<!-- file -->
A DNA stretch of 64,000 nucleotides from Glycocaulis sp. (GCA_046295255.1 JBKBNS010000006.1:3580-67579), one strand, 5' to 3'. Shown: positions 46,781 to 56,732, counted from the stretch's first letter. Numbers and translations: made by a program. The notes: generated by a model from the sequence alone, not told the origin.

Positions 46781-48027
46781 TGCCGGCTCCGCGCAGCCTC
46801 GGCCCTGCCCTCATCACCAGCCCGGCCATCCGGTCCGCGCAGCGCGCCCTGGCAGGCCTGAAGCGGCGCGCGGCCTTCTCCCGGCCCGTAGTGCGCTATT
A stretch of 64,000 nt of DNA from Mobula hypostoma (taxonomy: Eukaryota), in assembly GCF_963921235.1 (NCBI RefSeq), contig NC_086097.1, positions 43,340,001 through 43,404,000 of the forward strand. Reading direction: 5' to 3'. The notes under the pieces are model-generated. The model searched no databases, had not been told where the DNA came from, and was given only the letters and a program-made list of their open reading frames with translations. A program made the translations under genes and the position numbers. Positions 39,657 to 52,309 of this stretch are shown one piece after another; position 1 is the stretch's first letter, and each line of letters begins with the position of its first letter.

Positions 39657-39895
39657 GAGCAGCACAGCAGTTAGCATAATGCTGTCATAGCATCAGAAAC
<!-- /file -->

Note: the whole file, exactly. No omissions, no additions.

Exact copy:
A DNA stretch of 64,000 nucleotides from Glycocaulis sp. (GCA_046295255.1 JBKBNS010000006.1:3580-67579), one strand, 5' to 3'. Shown: positions 46,781 to 56,732, counted from the stretch's first letter. Numbers and translations: made by a program. The notes: generated by a model from the sequence alone, not told the origin.

Positions 46781-48027
46781 TGCCGGCTCCGCGCAGCCTC
46801 GGCCCTGCCCTCATCACCAGCCCGGCCATCCGGTCCGCGCAGCGCGCCCTGGCAGGCCTGAAGCGGCGCGCGGCCTTCTCCCGGCCCGTAGTGCGCTATT
A stretch of 64,000 nt of DNA from Mobula hypostoma (taxonomy: Eukaryota), in assembly GCF_963921235.1 (NCBI RefSeq), contig NC_086097.1, positions 43,340,001 through 43,404,000 of the forward strand. Reading direction: 5' to 3'. The notes under the pieces are model-generated. The model searched no databases, had not been told where the DNA came from, and was given only the letters and a program-made list of their open reading frames with translations. A program made the translations under genes and the position numbers. Positions 39,657 to 52,309 of this stretch are shown one piece after another; position 1 is the stretch's first letter, and each line of letters begins with the position of its first letter.

Positions 39657-39895
39657 GAGCAGCACAGCAGTTAGCATAATGCTGTCATAGCATCAGAAAC